4. Glaciers retreat and sea ice thaws, this has happened during every past warm period, the retreat of the glaciers and the removal of the sea ice is necessary to have the evaporation and snowfall that rebuilds the Glaciers. It Does Not Snow in the Polar Regions when the Glaciers and Sea ice cover the Oceans! Ice is always flowing and pushing into the oceans and the ice is always depleting during the cold times. When the ice is not longer deep enough and heavy enough and is not flowing faster than the ice loss, the thawed ocean currents evaporate and supply the water vapor for the rebuilding of the glaciers. Ice Core Records document that ice accumulation is much more in warmest times, warmest times with open oceans are necessary to rebuild the land ice, the closer to the land that the open ocean gets, the better for rebuilding the ice. History and data shows the alternating warmer and colder times have always occurred, as far back as we have history and data.

    This modern warm time is “absolutely” necessary to rebuild the Polar Sequestered Ice.

  5. They have told us that Antarctica has gained ice for millions of years. We have Ice Core Records from Antarctica that go back 800 thousand years. The Ice Core Records show that Antarctica only gains ice during the warmest times. In coldest times there is little ice accumulation and ice depletes until the ice shelves can no longer be supported, and ice is no longer pushed into the oceans to keep them cold enough to form the sea ice which stops evaporation and snowfall.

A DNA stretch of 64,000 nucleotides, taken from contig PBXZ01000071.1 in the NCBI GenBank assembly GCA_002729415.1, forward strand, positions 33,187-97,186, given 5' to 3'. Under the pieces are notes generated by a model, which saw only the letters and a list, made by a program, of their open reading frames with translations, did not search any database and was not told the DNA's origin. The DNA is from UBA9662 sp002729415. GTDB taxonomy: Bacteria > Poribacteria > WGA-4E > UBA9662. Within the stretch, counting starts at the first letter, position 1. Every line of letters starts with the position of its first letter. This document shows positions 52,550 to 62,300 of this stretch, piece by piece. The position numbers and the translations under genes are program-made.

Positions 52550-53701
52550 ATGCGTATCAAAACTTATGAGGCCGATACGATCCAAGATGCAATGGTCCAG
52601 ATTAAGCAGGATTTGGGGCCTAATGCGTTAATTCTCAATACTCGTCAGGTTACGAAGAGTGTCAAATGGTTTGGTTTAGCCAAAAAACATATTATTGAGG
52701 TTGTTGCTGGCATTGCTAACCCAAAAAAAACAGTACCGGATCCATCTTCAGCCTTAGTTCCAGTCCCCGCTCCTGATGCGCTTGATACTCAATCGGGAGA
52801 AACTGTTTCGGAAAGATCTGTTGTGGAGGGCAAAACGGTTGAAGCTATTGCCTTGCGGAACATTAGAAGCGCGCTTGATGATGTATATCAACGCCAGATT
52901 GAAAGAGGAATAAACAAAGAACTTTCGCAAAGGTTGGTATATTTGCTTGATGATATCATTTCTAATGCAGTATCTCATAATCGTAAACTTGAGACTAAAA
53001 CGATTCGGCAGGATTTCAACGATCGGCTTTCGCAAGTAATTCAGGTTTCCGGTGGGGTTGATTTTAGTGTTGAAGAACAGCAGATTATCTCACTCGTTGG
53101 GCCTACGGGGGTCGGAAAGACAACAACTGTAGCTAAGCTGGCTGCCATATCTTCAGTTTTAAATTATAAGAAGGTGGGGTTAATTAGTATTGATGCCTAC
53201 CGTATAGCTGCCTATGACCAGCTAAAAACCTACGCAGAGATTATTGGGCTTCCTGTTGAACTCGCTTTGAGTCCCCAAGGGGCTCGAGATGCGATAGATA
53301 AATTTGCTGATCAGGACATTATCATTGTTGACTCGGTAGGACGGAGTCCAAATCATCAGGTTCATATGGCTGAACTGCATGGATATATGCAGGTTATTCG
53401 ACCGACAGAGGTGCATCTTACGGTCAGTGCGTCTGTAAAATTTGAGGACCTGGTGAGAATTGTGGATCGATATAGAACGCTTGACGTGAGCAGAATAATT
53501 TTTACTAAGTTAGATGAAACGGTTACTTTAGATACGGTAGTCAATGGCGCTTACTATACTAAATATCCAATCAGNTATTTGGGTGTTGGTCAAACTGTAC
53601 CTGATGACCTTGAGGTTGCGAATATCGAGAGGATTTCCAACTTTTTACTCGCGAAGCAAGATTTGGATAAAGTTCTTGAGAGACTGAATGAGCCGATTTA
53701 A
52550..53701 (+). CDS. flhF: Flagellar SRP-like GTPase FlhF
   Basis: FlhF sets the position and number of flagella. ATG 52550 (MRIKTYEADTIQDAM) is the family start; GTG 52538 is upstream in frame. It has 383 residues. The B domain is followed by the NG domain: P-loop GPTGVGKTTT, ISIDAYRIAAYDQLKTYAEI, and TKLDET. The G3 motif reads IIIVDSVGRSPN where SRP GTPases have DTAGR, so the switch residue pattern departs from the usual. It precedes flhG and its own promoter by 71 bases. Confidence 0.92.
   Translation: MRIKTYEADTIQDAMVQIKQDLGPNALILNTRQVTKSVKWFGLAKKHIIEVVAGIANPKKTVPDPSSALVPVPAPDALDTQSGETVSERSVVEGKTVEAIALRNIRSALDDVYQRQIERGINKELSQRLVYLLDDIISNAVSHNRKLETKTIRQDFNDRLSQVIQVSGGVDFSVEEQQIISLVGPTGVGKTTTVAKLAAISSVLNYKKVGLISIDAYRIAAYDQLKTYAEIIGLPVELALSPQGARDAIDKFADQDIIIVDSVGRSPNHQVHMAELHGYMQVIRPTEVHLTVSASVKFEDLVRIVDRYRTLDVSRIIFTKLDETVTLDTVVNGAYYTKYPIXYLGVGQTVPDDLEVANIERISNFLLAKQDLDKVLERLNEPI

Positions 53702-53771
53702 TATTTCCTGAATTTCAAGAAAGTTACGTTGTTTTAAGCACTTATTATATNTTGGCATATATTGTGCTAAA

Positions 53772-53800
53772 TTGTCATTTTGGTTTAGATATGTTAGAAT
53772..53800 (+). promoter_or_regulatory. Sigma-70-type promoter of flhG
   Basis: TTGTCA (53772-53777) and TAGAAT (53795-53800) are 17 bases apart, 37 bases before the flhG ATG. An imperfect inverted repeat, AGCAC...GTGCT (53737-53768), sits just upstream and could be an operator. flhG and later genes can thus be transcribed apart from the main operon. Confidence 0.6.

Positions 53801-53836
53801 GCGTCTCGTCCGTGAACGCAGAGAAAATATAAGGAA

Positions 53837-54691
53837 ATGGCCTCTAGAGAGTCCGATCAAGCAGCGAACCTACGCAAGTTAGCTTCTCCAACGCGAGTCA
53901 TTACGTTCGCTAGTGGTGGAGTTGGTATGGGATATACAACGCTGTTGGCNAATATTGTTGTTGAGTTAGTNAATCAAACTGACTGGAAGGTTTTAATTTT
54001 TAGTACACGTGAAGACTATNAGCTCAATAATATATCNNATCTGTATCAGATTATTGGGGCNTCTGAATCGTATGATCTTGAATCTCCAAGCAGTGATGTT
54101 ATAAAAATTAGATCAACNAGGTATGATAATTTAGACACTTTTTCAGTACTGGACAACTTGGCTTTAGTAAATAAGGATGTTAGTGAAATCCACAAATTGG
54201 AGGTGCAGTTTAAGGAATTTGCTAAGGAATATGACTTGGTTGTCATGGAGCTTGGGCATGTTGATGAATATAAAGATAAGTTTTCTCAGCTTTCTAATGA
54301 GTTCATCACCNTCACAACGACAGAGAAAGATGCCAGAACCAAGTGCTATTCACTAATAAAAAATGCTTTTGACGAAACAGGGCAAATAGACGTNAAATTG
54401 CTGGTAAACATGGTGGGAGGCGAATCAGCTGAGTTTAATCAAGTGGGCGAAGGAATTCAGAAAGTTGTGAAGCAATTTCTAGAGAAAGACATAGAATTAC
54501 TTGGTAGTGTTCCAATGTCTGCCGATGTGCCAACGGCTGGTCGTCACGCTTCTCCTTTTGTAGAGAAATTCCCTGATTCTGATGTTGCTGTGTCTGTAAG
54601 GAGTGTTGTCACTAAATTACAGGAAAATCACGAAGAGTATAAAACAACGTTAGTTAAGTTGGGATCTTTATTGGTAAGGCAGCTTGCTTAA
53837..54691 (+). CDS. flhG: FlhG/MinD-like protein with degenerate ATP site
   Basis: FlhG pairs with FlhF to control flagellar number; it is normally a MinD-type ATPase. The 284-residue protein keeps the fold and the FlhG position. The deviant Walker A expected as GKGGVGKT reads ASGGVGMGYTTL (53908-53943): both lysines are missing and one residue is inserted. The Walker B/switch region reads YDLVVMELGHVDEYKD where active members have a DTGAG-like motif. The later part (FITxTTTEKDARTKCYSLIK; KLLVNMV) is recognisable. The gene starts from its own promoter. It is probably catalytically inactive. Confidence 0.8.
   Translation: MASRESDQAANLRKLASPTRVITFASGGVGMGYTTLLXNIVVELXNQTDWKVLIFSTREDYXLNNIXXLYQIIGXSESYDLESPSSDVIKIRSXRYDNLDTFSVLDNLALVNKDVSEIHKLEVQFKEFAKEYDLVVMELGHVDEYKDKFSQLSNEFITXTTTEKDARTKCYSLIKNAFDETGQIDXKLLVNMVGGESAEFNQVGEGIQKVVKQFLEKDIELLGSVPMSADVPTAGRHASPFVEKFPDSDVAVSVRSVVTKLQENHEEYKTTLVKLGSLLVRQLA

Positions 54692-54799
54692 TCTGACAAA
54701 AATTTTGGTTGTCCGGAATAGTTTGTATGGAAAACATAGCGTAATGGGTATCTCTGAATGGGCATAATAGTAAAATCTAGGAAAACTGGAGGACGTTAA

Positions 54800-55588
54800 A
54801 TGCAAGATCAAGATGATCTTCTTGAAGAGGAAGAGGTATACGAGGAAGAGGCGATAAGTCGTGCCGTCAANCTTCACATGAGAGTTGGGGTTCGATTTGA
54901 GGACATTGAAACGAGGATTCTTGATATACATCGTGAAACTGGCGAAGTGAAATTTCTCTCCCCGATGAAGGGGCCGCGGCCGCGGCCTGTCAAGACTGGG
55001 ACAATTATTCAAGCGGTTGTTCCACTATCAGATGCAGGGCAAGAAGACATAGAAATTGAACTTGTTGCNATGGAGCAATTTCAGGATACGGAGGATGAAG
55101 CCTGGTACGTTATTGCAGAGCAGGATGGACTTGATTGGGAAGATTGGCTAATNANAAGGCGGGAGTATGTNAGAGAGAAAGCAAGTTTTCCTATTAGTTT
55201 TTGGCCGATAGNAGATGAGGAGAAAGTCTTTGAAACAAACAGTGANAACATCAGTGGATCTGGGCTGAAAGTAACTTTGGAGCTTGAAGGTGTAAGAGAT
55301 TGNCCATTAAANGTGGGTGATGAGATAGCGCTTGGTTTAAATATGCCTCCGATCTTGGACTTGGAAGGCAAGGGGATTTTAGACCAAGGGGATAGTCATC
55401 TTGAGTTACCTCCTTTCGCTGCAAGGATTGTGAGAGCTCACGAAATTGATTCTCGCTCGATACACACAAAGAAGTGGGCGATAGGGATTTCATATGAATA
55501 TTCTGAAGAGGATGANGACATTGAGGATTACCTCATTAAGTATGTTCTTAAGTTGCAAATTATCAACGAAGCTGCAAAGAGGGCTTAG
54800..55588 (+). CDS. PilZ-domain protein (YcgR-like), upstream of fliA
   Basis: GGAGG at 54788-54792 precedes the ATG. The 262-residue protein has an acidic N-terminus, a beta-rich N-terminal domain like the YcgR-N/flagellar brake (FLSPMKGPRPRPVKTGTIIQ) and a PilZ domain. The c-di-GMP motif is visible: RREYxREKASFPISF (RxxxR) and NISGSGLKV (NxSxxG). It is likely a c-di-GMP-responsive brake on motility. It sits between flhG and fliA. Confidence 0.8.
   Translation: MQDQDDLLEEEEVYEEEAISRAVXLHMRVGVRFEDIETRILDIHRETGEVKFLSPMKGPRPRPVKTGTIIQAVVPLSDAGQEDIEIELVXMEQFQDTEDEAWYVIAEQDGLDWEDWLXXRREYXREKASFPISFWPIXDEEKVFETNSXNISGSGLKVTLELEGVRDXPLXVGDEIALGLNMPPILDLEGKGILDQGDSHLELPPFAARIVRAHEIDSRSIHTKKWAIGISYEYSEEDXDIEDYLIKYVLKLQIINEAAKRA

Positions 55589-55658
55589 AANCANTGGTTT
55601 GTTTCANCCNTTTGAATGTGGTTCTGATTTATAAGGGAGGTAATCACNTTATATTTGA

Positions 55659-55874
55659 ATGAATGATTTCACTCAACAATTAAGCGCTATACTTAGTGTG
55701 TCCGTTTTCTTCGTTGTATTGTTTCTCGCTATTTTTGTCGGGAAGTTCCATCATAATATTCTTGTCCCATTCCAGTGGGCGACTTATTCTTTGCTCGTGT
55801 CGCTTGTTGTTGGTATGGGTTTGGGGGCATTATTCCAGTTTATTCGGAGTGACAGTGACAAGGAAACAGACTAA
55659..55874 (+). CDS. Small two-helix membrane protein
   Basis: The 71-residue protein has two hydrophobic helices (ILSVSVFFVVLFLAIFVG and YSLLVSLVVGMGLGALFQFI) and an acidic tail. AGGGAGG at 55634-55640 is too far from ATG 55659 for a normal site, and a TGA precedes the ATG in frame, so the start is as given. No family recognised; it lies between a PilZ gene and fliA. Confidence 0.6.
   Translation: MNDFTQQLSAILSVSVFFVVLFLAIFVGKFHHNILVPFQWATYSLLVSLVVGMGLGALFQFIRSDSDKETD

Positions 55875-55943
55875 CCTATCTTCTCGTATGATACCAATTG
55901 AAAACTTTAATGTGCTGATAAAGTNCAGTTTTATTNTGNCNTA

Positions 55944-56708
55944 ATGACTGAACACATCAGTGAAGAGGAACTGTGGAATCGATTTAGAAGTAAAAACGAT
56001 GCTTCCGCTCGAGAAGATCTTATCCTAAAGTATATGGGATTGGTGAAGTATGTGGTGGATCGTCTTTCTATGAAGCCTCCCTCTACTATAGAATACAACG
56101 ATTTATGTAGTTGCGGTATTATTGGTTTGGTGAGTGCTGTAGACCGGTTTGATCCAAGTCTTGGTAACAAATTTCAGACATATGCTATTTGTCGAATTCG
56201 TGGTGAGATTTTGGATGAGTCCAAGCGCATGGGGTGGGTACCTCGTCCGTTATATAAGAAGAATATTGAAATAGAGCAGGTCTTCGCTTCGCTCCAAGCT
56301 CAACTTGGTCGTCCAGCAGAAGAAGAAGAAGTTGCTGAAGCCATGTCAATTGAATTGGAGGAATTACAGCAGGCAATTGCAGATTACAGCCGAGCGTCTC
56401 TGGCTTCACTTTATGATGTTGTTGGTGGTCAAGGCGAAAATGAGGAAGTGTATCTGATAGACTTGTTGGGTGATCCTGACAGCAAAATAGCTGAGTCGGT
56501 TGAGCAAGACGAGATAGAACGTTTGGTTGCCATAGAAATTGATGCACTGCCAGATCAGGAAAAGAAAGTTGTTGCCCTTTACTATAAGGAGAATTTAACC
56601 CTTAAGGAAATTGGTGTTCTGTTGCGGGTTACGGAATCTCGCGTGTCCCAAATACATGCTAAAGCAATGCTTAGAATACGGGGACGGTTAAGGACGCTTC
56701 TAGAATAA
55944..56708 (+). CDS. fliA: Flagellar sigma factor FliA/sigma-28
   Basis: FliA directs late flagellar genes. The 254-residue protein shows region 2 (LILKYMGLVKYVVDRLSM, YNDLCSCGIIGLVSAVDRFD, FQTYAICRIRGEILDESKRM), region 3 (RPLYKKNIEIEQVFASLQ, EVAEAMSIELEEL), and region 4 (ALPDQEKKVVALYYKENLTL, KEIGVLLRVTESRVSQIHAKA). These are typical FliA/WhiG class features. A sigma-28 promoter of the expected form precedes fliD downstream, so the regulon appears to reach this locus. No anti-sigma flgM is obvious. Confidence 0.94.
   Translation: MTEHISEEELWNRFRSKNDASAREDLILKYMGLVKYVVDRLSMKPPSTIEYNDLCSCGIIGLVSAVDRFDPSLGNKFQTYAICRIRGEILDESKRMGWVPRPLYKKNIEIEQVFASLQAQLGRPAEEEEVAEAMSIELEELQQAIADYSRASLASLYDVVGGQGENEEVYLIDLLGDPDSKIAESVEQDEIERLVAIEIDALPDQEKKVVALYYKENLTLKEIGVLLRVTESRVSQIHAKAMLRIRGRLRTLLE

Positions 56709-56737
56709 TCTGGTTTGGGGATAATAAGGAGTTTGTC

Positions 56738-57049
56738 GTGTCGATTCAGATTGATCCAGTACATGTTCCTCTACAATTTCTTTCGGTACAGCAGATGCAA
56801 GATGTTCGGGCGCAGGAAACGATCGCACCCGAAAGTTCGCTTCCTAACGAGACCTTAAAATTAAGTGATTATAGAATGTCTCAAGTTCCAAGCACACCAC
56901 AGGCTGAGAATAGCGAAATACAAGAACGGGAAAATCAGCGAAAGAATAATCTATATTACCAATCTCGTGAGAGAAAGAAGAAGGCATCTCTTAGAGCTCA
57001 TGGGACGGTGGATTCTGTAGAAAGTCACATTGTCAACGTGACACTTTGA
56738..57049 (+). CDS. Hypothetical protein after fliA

6. catweazle666 says:

    “…could raise sea level from three to 10 feet.”

    Heh, the magic word “could” again!

    And, if you take notice of the late, great Terry Pratchett – at least as credible as most “climate scientists” and a great deal more entertaining, the Solar System could be swallowed by a giant intergalactic stargoat.

    I’m not holding my breath.

  7. Russell Cook (@QuestionAGW) says:

    — “… a total loss of the glacier and surrounding icy basins could raise sea level from three to 10 feet. …”